It is out with the new, in with the old-time hockey atmosphere for this OHL final.
Just as it is the Eastern Conference vs. the Western Conference for the J. Ross Robertson Cup, the North Bay Battalion-Guelph Storm championship series also has a throwback element. In an OHL that, in many markets, has grown to a scope that would have been unimaginable a generation ago, the Battalion play out of a Memorial Gardens that fuses that cozy bandbox feel with most of the modern amenities that are mandated in major junior hockey. The underdog Battalion are 7-1 at home in the playoffs, where they feed off the noise of 4,200-plus fans packed into a tight space.
It's an increasingly rare atmosphere in a league that has benefited from a building boom over the last decade and a half. Guelph's experience with enemy crowds has mostly come in the more contemporary puck palaces.
"They have a great fan base there," Storm captain Matt Finn, a Toronto Maple Leafs signing, says. "But we played a tough couple series with Erie and London. Those 10,000 fans that London has at the Budweiser Gardens are a pretty proud bunch. We took two games in there.
"We're an old team. We have plenty of experience with going into someone else's barn and trying to win a game. We're just going to have to be prepared. Tune the crowd out, focus on our own game."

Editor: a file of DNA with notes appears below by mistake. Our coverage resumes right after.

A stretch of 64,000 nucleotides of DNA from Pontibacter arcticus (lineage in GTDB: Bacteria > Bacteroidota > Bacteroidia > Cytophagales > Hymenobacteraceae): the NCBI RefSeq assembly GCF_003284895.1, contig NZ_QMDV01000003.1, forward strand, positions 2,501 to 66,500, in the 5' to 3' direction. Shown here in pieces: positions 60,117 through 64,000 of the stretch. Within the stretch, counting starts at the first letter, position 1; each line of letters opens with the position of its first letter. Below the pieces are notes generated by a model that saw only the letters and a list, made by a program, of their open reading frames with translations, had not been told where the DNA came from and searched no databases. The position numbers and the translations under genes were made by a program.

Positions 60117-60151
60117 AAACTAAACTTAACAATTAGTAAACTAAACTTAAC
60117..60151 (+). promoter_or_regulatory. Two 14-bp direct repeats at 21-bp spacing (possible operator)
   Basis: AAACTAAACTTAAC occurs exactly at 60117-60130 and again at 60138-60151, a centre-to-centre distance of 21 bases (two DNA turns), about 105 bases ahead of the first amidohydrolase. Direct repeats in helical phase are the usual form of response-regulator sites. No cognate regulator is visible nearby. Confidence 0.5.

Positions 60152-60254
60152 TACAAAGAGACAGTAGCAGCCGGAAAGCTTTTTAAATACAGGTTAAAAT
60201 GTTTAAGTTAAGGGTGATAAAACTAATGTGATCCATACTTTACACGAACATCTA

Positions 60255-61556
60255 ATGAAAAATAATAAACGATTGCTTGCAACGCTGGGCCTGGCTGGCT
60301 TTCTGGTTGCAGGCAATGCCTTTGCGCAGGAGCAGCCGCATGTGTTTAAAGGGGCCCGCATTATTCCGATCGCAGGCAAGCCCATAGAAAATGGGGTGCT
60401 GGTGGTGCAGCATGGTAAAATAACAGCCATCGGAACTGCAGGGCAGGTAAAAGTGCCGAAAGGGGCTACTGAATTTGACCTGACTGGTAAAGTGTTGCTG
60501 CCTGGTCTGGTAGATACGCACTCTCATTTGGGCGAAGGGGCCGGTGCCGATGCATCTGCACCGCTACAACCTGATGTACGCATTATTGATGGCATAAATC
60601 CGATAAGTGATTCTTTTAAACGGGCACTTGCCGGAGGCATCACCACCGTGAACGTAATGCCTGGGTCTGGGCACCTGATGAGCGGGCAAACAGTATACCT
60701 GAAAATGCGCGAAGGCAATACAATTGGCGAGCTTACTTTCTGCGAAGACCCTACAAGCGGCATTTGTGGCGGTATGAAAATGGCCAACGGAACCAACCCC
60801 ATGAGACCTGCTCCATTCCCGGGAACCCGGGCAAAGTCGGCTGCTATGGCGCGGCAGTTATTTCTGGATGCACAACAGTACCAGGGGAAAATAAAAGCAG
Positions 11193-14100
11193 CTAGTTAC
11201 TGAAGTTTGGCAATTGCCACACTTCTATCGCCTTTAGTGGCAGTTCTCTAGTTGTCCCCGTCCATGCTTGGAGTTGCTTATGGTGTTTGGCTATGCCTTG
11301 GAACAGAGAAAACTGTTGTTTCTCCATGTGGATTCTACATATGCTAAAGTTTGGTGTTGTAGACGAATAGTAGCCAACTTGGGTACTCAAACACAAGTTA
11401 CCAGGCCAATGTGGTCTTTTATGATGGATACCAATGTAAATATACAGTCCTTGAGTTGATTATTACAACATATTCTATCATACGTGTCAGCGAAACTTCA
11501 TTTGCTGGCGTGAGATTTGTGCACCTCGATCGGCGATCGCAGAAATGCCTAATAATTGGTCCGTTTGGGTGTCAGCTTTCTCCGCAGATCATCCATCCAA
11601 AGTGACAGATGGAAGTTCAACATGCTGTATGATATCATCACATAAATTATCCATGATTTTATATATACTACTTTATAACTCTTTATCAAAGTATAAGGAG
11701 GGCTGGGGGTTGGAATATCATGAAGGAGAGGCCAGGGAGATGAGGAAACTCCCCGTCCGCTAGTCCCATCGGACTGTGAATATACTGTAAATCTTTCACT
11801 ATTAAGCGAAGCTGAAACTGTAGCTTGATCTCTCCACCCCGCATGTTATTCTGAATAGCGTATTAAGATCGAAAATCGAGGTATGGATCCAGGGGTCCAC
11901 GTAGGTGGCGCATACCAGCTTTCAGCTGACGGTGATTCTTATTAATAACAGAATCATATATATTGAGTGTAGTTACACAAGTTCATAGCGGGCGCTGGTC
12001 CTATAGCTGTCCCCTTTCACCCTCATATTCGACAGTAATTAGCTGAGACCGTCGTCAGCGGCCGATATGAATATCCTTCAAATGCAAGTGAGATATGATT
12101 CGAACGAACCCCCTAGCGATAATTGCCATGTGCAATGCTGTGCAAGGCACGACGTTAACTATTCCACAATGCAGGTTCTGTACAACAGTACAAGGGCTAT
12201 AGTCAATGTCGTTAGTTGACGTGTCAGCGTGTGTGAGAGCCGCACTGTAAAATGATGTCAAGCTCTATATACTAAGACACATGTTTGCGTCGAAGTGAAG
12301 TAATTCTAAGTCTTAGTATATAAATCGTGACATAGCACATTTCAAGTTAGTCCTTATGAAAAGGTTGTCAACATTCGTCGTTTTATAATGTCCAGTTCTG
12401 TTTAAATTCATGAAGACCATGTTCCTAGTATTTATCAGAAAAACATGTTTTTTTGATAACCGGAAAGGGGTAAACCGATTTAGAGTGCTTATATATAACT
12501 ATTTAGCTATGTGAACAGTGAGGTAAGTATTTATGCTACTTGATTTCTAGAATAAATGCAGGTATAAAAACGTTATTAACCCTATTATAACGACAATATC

Following the North Bay Centennials' metamorphosis into the Saginaw Spirit in 2002, there was debate in the northeastern Ontario city over whether to replace or renovate the Memorial Gardens in hope of getting another OHL team. During that span, several franchises left behind old hockey barns to move into scale models of NHL rinks. A few other OHL cities, such as Kitchener, Peterborough and Erie, Pa., renovated their existing stadia, while others (Belleville and Sudbury) remain on the fence. Ultimately, North Bay's city council opted to refurbish the Gardens. The more economical choice won out; the renovations did cost more than projected, which has been a sore point for some in the community of 64,000 despite the Battalion's right-off-the-hop success.
The Battalion didn't play a home game until the fourth weekend of the season, and practised at a city rink that was less than regulation size. But the Gardens immediately felt like home for the "the short-passing, clog-the-neutral-zone, don't-call-it-a-trap Battalion," helping it immediately fashion an identity.
"When you think of junior hockey in Canada, it's pretty much everything you can think of," Battalion captain Barclay Goodrow says. "It's nice to be recognized in the community. And then come game time, the support they give us has been great. The whole atmosphere around the town has been awesome. Really can't wait for next Tuesday and the first home game to happen."
Guelph is the overwhelming on-paper favourite. The 26-point gap in the teams' regular-season records is the largest in an OHL final since 2007, when Plymouth knocked off a Cinderella outfit from Sudbury. The way the Battalion goes about its business when it is in its own space, though, is one potential equalizer.
"The people in North Bay, they're extremely excited and they've obviously enjoyed the playoffs and have been extremely supportive of the players," Battalion coach and director of hockey operations Stan Butler says.
Neate Sager is a writer for Yahoo! Canada Sports. Follow him on Twitter @neatebuzzthenet.